If you’re a chili head (or even if you’re not!), you’ve probably heard a lot about the Scoville Heat Scale. It has been the standard way to measure the heat in hot peppers for over 100 years. But a lot of people don’t fully understand what the scale actually is. The basic principle of the Scoville Heat scale is pretty simple to understand: the bigger the number on the Scoville scale, the hotter the pepper. But if you really want a more thorough understanding of this scale, there is plenty to learn!
The History of the Scoville Scale
The scale was created by American Wilbur Scoville back in 1912. This scale coincides with Wilbur Scoville’s method for testing heat called the Scoville Organoleptic Test. Scoville was a chemist who used his knowledge and his love for spicy food to develop the test. Originally, the test was meant to aid Scoville’s work in the pharmaceutical industry.
At the time, he was employed by the Detroit-based pharmaceutical company Perke-Davis. When Scoville worked for this company, it was the largest pharmaceutical company in America. The company produced a pain-reliever called Heet liniment, which contained capsaicin from hot peppers. Scoville needed a way of measuring the amount of capsaicin in peppers in order to ensure that every package of Heet liniment had the appropriate amount of this active ingredient, so he created the heat scale that we still use today (more on that later!)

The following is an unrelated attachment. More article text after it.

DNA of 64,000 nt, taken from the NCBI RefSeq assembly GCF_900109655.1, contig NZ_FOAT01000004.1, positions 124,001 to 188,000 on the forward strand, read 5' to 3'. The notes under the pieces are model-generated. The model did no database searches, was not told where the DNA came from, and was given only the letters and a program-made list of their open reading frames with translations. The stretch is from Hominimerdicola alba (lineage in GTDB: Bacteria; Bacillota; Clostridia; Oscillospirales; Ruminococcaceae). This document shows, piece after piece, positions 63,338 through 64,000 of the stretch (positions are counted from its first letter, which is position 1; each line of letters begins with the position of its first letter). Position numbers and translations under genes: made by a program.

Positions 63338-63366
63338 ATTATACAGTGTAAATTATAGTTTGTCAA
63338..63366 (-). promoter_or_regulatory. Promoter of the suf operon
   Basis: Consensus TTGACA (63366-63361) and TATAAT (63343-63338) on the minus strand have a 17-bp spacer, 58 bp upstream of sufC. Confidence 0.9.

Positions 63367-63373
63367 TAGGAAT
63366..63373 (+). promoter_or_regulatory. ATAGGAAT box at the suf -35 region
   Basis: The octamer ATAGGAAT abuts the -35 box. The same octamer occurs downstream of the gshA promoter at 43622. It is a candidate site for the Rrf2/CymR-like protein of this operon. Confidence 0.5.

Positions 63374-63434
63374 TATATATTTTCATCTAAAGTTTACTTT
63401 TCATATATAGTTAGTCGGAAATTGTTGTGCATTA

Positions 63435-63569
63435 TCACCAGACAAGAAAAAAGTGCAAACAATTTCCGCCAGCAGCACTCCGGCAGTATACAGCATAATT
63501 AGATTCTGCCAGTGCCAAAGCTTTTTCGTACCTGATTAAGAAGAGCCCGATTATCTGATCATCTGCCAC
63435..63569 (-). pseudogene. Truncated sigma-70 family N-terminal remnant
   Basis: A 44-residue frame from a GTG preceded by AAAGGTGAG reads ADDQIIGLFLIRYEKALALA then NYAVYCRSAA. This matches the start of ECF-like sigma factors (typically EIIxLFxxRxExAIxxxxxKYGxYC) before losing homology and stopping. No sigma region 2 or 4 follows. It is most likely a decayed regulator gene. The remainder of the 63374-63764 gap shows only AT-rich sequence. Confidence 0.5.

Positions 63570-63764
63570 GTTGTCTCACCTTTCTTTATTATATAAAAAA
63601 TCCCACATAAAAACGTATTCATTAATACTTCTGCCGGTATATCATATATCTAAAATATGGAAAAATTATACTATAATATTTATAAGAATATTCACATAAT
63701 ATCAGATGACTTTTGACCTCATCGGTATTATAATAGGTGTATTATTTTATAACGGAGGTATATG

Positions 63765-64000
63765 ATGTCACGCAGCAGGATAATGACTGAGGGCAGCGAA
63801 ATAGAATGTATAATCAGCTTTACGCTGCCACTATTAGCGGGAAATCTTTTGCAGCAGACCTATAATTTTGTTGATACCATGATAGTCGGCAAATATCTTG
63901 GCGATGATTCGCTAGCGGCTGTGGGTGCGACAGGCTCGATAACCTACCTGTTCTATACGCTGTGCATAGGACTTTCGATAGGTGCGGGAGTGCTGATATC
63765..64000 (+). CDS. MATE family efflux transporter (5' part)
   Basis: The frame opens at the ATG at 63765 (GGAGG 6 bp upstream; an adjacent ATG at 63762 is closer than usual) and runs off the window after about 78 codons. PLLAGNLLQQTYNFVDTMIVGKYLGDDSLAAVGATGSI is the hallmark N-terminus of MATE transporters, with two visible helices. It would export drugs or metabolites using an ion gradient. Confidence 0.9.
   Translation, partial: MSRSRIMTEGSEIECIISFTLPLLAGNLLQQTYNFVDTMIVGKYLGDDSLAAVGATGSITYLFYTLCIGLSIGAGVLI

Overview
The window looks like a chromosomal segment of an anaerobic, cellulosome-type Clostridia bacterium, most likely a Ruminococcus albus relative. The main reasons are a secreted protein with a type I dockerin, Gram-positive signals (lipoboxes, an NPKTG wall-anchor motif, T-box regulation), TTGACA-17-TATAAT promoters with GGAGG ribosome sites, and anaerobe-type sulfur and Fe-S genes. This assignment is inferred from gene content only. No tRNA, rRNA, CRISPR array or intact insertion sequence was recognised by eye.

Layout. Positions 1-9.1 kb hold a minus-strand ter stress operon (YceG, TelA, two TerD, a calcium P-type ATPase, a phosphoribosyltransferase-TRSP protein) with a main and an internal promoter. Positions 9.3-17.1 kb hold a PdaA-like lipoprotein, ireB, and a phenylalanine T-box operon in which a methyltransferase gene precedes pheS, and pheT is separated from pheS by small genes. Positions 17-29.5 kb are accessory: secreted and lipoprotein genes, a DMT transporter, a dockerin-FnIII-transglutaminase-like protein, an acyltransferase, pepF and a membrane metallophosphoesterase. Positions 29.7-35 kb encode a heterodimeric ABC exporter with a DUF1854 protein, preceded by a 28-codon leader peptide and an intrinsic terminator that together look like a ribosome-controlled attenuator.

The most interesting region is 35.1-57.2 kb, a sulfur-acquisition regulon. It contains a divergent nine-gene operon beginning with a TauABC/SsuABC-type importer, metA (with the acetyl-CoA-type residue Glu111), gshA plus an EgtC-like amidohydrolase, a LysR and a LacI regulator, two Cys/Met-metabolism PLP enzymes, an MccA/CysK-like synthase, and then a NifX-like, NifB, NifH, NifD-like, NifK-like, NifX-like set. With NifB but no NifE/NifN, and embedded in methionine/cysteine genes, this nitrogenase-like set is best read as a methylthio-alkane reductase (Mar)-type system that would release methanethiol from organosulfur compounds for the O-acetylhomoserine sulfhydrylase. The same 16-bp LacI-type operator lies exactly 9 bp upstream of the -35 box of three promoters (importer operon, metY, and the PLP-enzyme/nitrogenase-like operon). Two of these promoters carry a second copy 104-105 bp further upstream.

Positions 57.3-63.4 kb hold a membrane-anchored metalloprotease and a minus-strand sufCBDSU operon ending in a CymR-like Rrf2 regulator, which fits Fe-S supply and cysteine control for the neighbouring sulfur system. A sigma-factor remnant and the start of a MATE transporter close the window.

Scoville had a successful career aside from his work with hot peppers. He was a professor for a few years at the Massachusetts College of Pharmacy. He also won several awards in the pharmaceutical field and even wrote two books. His first reference book, The Art of Compounding, is still highly regarded within the pharmaceutical field. But the average person will recognize Wilbur Scoville’s name for his namesake test.
How the Scale Works